Since women (like men) differ in their interests and perspectives, we argue, that studies of the descriptive representation of women in politics ought to consider not only how many women are elected, but also which segments of the female population are proportionally represented and under-represented. Applying this framework to new data on the demographic characteristics of over 4000 members of parliament from sixteen countries in Asia, we find female MPs typically unrepresentative of their country's female populations at the pivotal intersections of social class and generation. With few exceptions, the majority of women (those who are young, elderly, in working-class occupations, and with average levels of education) are highly under-represented despite considerable variation across countries in electoral systems, quotas for female representation, and levels of socio-economic development. These findings raise interesting questions and offer new avenues for future research on the descriptive representation and substantive representation of women in politics.
with Shauna Shames. Democrats now have three times as many women in office as the GOP. What are the barriers to Republican women's advancement, both within the party and beyond?
Discusses the attempts of the GOP to attract female voters.
Book review: Gender, Conservatism and Political Representation
"Gender, Intersections, and Institutions. Intersectional Groups Building Alliances and Gaining Voice in Germany." German Politics, 27(2), pp. 290–291
Book Review of Out of the Running: Why Millennials Reject Political Careers and Why It Matters
The United States is one of seven countries and the only advanced industrialized country in the world that has not ratified the United Nations Convention on the Elimination of All Forms of Discrimination Against Women (CEDAW). Being frustrated with the slow (or non-existent) pace of Senate ratification since 1981, the Cities for CEDAW campaign decided that American women can no longer wait for the U.S. Senate to act. Cities for CEDAW is a national campaign which encourages American municipalities to adopt a CEDAW ordinance to enshrine the international gender norms of substantive gender equity and nondiscrimination into municipal codes. San Francisco was the first city to adopt a CEDAW ordinance in 1995 and today, seven cities have adopted CEDAW ordinances while 24 cities have CEDAW resolutions, including Boulder, Lafayette, and Louisville, in Colorado.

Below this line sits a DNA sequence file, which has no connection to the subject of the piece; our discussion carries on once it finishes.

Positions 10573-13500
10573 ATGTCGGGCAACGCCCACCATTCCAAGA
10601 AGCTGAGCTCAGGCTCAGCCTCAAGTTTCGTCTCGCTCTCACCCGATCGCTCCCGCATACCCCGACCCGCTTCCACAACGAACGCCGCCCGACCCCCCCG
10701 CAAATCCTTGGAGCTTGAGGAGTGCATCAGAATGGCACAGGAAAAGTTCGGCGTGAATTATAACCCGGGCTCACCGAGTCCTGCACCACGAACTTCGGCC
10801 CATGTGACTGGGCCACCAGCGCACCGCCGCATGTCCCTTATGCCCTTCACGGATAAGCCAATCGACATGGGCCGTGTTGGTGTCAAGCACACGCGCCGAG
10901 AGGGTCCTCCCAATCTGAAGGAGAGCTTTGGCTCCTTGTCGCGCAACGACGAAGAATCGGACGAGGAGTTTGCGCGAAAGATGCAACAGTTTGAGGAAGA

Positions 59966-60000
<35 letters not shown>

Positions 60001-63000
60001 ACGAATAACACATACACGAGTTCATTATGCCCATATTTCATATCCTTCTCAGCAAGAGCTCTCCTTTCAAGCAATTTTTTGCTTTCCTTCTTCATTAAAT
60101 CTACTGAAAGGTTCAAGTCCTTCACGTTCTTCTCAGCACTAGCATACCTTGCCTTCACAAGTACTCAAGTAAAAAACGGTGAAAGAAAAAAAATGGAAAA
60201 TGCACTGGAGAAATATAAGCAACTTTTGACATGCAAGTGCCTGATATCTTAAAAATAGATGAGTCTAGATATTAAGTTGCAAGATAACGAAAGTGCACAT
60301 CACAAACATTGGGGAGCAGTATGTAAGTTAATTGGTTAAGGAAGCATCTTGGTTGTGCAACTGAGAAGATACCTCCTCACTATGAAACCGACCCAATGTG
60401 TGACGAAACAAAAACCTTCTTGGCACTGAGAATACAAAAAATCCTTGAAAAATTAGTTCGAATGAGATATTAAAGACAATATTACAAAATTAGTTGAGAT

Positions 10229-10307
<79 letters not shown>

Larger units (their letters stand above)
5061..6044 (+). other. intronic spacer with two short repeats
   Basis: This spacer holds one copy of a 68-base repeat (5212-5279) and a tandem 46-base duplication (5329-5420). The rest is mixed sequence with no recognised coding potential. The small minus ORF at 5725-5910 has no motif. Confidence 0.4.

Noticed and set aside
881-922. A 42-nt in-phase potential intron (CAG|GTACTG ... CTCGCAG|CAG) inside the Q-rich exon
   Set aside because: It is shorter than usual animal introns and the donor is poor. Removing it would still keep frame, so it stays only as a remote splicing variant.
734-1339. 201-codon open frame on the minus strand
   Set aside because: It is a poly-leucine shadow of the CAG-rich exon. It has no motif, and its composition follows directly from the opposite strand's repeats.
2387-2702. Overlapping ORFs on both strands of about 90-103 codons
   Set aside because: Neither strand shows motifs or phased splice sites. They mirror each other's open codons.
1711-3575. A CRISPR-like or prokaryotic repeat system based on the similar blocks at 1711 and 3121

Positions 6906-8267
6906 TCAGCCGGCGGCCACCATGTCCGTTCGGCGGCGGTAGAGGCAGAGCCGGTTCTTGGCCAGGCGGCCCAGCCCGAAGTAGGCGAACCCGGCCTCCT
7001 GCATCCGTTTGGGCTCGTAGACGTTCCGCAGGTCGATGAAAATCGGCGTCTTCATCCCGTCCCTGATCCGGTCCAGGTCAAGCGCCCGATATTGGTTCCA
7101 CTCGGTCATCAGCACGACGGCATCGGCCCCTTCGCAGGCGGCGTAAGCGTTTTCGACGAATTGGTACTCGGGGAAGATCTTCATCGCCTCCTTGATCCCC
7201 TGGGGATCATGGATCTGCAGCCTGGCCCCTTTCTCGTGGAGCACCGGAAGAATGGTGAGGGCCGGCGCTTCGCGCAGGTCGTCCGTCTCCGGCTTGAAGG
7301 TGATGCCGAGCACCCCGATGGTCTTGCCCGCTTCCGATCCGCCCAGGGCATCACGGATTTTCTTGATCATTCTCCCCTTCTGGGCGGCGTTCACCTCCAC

After Political Parity released its groundbreaking “Twin States” research in 2013, revealing the phenomenon that states with one woman in a top office are more likely to elect other high-level women, we wondered if this was true at the congressional level as well.
We worked with some of the nation’s top political consultants, pollsters, and researchers to understand why Democratic women are elected to Congress at far greater rates than their Republican counterparts.
“Alternative Gift Market”, Main Street News & Views,
“Know your Media” Show co-host, This program is dedicated to critically examining the media and how to be responsible consumers of information and conscientious citizens. Each week, we will invite guests on to the show to discuss contemporary issues and how to navigate the complex webs of information and entertainment in which we are immersed.
Domestic violence survivors elected to Congress get support, national voice
In the women’s movement of 2019, where do Republicans fit in?
'Year of the Woman'? Not for Republican women in the House, where their ranks have plunged to a 25-year low
In the #MeToo era, young conservative women look for their spot
11 STATES HAVE NO WOMEN IN CONGRESS. THESE CANDIDATES ARE TRYING TO CHANGE THAT.
Macron and Trudeau shouldn’t be so proud of appointing women to their Cabinets.
(with Jennifer Piscopo) Marine Le Pen didn’t win over women. Can anyone on the far right?
(with Shauna Shames) Marching Beyond Red vs. Blue.
(with Jennifer Piscopo) From the Stove to the Frontlines? Gender and Populism in Latin American and Western Europe. http://duckofminerva.com/ 2017/01/wptpn-from-the-stove-to-the-frontlines-gender-and-populism-in-latin-american-and-western-europe.html
Do high chairs belong in higher office?
A growing political force?
Women have increasingly taken top-level political posts. Although we are still far from equal power-sharing, women are clearly advancing in historic numbers. Will the 21st century be the ‘century of women’? US Assistant Professor Malliga Och describes the long road to power.
Only 1 out of 36 newly elected female representatives in Congress is Republican – here’s why it matters
Trainer for panel: “Real Talk. Get and Use the Facts.”
“Post Midterm Election Analysis.” Raising Ms. President Google Hangout